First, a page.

I bike just about everywhere. LED lights on power strips or the microwave drive me nuts so I unplug the tool and plug it back in when needed. I've downsized my family refrigerator to one used in a college dorm. (I donated my former fridge to a community group.)

I don't have a cell phone, only a local land line. I have a calling card for long distance that's a penny a minute.

My vices are coffee and letting my ceiling fan run at night. I know, I'm living the high life.

Some new things I'm thinking of trying include shopping at Aldi's, stop buying sparkling water and buy 35-cent gallon jugs to refill at the grocery, biking or motorcycling to work, stopping the morning coffee habit at McDonald's, cleaning the basement and closets …

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Dick's Pizza has been in West Bend since 1958.
Dick's Pizza has been in West Bend since 1958.

West Bend's Dick's Pizza is closed

Dick's Pizza and Grill, an institution in West Bend's independent restaurant community, has closed.

"It's just gotten to the point where it's not worth it; I'm ready to get out," says owner Earl Richter, who told his 30 employees Thursday afternoon and closed his doors that night.

Richter has owned the Italian restaurant at the corner of 18th Avenue and Highway 33 for the last seven years, although Dick's Pizza has a long history in the community.

"When I was little, we used to go there very late and I would always order the spaghetti and fall asleep. I told my parents it was the spaghetti that would make me sleepy," says Jodi Janisse who also remembers the 25-cent sundaes.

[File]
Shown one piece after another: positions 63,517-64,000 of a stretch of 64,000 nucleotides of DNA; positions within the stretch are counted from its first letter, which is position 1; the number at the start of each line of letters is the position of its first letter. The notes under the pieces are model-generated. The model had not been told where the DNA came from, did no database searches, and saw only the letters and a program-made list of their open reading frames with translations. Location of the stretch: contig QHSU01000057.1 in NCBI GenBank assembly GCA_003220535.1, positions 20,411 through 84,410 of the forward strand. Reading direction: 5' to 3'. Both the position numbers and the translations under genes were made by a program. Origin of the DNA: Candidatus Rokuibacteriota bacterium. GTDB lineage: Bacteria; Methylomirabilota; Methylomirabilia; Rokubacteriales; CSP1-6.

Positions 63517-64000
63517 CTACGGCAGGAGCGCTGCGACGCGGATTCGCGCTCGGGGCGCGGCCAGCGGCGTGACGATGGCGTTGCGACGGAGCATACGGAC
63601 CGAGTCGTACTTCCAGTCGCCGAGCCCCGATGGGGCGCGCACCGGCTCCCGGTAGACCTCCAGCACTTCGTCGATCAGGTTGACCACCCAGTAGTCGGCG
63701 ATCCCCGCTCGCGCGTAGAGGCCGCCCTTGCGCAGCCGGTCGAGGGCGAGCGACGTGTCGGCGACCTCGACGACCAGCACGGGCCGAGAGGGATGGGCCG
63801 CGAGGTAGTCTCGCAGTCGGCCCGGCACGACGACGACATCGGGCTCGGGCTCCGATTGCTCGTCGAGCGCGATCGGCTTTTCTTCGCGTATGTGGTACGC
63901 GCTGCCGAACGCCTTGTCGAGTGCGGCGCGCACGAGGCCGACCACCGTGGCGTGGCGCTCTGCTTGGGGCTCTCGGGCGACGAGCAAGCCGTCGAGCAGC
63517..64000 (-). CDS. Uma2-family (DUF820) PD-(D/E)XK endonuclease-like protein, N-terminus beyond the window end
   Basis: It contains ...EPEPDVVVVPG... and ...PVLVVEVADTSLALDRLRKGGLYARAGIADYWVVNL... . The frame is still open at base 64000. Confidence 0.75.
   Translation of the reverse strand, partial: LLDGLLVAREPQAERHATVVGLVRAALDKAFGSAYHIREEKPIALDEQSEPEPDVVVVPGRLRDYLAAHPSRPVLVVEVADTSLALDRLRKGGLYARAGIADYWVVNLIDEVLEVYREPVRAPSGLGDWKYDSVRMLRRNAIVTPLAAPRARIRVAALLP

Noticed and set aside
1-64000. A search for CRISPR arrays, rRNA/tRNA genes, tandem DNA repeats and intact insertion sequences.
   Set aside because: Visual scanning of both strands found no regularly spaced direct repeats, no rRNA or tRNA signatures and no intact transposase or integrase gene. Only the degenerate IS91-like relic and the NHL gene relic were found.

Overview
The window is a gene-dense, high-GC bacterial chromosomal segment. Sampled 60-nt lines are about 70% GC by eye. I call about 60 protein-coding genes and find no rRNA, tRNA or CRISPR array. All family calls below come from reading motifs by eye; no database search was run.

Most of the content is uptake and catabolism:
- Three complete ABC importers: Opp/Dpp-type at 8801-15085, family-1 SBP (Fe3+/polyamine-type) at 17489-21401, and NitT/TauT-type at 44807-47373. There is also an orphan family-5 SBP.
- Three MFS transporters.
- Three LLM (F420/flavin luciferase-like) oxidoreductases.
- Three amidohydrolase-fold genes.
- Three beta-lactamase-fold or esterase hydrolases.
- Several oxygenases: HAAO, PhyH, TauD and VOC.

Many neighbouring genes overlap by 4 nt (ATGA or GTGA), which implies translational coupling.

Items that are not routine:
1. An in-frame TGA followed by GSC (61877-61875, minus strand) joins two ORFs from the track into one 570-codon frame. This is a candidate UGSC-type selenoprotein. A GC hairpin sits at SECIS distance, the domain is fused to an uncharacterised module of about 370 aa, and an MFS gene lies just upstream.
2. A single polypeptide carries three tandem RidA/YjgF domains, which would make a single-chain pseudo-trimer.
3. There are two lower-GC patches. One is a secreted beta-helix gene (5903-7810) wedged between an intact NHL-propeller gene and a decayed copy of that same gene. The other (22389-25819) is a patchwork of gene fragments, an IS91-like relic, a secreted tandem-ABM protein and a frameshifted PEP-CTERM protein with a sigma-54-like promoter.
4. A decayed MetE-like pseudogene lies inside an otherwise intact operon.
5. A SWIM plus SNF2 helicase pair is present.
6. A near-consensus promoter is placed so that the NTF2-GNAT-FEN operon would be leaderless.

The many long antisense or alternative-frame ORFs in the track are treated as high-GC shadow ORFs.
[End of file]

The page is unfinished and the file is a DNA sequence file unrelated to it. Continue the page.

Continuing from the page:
"That was our promotion for our 25th anniversary," says former owner Dave Wolf. "We supported a lot of teams like the water ski team and little league teams."

Bill Laufer grew up on 7th Avenue and said it was always a big treat on Sunday nights to go down to Dick's and get a pizza.

"They were originally located downtown and then they moved to the far side of town," he says. "Back in the day people were like, why are they moving way out there?"

The original Dick's Pizza dates to back 1958 when Dick Turnquist opened at 315 N. Main St., where Tastings Food & Spirit's is currently located. "In 1977 Turnquist started building the new restaurant here on 18th Avenue but he was killed in a car crash three weeks before even opening," says Richter.

An employee at the restaurant, Paul Schloemer became the new owner and ran the business for three years before Dave Wolf bought the pizza place in March 1980. Twenty years later, in December 2003, Richter took over.

"We really grew the sales within the first three or four years," says Richter. "My sales were probably 50 percent higher than anything they'd ever done but all of a sudden one restaurant after another started opening in this town," he says, claiming there are just too many eating places for West …